I was reminded of this play on Saturday, May 8, 2021, as I headed to Windybrow Theatre in Hillbrow. Yes, it is in Hillborw and it is still possible to go there and watch shows, for those who may think that it impossible these days, especially with the place’s reputation of being crime ridden.
This space, managed by the Market Theatre Foundation, since its previous operators failed dismally amidst accusations of maladministration and financial improprieties involving its top management, which has since been fired, a few years ago, has since positioned itself as a Pan African Centre of the Arts.
It is in this context that Windybrow Centre of the Arts, as it is now called, on Saturday, launched its Africa Month programme, that kicked off with an exhibition, Ihiya. It is in fact Ihiya that reminded me of Serote’s play, The Way We Heal. Both Serote’s play and this exhibition deal with a common theme of the often overlooked role of African spirituality, especially among the urban black elite and their children.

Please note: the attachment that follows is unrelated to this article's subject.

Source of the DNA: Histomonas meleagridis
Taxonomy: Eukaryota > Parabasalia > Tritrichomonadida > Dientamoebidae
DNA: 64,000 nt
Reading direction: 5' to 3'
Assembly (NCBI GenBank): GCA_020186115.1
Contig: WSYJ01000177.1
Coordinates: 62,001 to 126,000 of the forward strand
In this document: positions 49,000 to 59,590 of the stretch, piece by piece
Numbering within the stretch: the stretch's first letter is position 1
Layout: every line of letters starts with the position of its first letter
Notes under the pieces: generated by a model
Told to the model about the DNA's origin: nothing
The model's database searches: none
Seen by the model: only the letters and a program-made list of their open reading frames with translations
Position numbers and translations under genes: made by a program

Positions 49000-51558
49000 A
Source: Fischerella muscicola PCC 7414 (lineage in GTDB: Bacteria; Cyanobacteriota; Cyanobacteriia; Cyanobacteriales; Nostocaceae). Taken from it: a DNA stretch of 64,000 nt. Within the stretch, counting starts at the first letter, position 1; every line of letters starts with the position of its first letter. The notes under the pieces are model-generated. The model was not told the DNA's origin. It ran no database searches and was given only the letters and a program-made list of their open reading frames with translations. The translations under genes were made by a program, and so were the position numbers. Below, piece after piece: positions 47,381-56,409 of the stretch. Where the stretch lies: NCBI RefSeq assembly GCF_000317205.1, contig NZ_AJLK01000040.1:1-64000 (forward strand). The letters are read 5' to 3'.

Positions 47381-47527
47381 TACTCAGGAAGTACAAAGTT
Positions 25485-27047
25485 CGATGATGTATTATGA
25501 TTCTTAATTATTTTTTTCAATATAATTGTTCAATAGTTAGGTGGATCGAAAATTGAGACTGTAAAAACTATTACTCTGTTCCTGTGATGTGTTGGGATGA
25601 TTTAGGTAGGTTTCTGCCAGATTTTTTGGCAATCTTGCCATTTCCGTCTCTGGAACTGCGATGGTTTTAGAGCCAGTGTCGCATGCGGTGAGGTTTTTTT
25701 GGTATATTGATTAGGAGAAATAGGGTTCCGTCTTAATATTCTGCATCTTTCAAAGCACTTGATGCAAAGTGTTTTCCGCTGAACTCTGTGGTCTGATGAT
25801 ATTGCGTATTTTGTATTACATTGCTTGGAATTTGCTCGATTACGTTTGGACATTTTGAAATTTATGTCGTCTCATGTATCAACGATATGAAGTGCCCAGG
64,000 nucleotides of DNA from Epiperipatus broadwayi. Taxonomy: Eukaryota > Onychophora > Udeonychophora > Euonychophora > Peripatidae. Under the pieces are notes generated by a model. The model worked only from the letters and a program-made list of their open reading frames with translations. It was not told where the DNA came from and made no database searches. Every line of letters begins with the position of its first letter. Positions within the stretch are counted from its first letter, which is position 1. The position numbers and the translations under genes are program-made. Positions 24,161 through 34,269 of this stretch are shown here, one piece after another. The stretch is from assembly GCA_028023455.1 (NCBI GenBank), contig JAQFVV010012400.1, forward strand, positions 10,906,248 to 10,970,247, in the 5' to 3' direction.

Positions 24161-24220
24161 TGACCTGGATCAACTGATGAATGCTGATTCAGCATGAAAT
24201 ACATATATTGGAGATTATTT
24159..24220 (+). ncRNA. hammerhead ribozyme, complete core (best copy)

Featuring the works of young photographers, the majority of whom, and not all graduated from the Market Photo Workshop in Newtown in 2020, working on a photographic project that focused on two of the most important traditional institutions in urban South Africa in general, and Johannesburg in particular, as far as the spiritual world of a big number of black people are concerned, the Mai Mai, Muti Market in Jeppestown, and the Faraday Market, South of inner city Johannesburg. These two places are a magnet to a black urban class who flock there especially on weekends for a soulful traditional meal or to scour for a particular muti to deal with a specific ailment that does not seem to want to leave them irrespective of several visits to a Western World trained medical doctor, so they claim.